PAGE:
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Editorial: B.A.R. ballot measure endorsements

by BAR Editorial Board

Funding for stem cell research is on the November ballot. Photo: Courtesy Stanford University
Funding for stem cell research is on the November ballot. Photo: Courtesy Stanford University  

Proposition 14: Authorizes bonds to continue funding stem cell and other medical research. Initiative Statute. Yes. This measure would authorize $5.5 billion in state general obligation bonds to fund grants from the California Institute of Regenerative Medicine to educational, nonprofit, and private entities. Voters approved stem cell research in 2004, and CIRM is now near the end of allocating its first $3 billion. Continuing medical research is vital. While CIRM board member Jeff Sheehy, a gay man who's a former San Francisco supervisor, has been quoted as saying he is "troubled" by the proposal because he thinks it might oversell potential benefits of stem cell research, Robert Klein, the real estate investment banker who spearheaded the 2004 initiative, has created an accessibility and affordability working group. The state needs to continue this research. Vote YES on Prop 14.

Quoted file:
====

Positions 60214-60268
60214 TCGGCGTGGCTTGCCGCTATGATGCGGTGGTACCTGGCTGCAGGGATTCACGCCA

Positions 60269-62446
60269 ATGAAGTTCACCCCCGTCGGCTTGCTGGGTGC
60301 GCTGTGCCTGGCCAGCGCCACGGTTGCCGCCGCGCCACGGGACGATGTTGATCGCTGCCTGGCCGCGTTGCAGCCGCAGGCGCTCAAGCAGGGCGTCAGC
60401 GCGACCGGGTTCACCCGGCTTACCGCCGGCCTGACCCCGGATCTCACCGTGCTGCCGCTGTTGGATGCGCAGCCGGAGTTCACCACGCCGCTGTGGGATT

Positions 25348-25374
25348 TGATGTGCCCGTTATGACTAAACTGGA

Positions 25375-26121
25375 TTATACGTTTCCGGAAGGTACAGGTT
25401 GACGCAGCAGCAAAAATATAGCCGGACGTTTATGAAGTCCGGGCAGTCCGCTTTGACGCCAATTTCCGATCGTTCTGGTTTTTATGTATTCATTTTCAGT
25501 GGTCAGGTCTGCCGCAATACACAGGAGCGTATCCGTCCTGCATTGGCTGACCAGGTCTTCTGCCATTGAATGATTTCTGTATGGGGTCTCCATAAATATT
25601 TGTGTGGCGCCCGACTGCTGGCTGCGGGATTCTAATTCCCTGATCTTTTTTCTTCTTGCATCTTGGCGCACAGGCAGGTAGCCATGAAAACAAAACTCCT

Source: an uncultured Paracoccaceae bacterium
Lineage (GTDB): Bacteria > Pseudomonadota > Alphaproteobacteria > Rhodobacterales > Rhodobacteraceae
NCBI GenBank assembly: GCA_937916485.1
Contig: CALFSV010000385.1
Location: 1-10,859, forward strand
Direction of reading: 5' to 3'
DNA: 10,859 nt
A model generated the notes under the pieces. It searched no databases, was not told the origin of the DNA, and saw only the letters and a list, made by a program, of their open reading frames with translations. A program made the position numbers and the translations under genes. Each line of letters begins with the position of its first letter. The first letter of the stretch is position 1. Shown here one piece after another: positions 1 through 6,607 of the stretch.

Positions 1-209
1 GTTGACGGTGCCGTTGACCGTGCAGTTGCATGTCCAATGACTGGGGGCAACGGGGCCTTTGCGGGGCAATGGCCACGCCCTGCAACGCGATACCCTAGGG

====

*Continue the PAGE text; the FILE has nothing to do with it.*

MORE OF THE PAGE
Proposition 15: Increases funding for public schools, community colleges, and local government services by changing tax assessment of commercial and industrial property. Initiative Constitutional Amendment. Yes. This is the split-roll fix for Proposition 13, the 1978 property tax measure that has decimated state funding for schools and local services. Prop 15 will subject commercial and industrial real property to cyclical reassessments to market value while retaining Proposition 13 protections for other real property (primarily residential real property), according to Tax News Update. For decades, funding for public schools and other city services have been starved because of the low property taxes enacted by Prop 13. Reassessing commercial and industrial property makes sense. It has support from Equality California and the Alice B. Toklas LGBTQ Democratic Club. Vote YES on Prop 15.


College campuses like UC Berkeley were at the center of Prop 209 in 1996, which Prop 16 would repeal. Photo: Courtesy Koret Foundation